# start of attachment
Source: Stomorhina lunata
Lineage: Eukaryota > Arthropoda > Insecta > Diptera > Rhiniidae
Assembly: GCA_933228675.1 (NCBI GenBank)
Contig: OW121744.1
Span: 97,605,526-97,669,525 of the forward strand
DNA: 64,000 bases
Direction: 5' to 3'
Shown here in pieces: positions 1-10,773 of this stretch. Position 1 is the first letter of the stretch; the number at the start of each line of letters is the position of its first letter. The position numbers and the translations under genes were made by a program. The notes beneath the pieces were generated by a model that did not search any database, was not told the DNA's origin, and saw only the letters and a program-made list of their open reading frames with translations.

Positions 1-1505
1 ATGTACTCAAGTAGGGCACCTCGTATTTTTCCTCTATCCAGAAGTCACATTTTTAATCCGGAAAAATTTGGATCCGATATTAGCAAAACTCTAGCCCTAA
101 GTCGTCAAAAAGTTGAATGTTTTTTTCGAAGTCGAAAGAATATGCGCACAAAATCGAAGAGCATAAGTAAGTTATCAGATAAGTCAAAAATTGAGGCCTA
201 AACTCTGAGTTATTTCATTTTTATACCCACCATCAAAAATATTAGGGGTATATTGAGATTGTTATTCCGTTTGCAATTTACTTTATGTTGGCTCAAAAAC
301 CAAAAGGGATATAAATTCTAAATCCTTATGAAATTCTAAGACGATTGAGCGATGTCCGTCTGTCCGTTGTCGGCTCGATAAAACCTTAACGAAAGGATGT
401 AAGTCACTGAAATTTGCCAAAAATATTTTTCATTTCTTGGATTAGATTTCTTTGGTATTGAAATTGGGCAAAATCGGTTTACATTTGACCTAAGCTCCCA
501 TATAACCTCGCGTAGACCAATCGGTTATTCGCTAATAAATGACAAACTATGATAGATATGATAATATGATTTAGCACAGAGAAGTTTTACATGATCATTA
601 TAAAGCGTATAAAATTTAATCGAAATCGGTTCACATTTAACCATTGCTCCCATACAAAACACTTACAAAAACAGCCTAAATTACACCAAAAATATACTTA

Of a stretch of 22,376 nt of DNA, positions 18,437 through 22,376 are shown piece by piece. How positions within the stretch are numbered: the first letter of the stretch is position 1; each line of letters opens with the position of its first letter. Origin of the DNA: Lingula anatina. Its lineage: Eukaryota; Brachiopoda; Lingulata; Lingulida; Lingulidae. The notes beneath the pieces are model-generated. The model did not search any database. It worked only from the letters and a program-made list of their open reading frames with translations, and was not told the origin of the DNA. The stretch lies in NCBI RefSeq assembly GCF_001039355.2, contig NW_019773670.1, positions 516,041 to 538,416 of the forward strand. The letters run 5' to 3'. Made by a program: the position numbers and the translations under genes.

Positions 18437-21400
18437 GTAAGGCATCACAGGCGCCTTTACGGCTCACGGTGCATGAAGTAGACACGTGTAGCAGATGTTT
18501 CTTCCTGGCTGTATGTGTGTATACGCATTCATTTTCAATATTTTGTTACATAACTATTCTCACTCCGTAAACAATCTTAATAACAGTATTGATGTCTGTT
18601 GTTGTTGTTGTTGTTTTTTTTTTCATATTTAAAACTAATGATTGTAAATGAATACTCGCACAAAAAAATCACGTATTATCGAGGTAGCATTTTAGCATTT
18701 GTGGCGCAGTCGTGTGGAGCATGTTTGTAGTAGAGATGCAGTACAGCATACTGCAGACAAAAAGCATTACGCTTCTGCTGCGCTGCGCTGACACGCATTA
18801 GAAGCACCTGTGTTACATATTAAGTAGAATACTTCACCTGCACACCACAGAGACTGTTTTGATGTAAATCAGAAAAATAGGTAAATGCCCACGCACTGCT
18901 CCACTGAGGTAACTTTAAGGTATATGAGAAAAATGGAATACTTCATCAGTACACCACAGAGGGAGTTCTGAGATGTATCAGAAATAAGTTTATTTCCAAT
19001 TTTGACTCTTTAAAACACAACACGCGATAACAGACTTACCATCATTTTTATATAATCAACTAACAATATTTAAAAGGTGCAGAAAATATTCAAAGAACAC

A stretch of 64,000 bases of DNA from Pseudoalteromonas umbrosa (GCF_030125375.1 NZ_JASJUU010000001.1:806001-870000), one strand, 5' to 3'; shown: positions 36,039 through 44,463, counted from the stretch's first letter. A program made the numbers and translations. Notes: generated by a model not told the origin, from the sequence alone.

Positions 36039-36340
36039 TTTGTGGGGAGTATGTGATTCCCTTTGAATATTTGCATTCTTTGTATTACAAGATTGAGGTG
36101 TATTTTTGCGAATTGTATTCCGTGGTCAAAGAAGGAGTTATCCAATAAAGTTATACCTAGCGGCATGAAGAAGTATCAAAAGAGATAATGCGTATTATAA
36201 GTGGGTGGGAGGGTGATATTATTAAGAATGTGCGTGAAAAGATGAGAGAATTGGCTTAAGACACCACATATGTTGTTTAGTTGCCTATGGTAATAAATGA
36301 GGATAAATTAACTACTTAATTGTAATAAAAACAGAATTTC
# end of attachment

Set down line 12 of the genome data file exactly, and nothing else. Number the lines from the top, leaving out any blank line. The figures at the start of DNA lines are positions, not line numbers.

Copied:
201 AACTCTGAGTTATTTCATTTTTATACCCACCATCAAAAATATTAGGGGTATATTGAGATTGTTATTCCGTTTGCAATTTACTTTATGTTGGCTCAAAAAC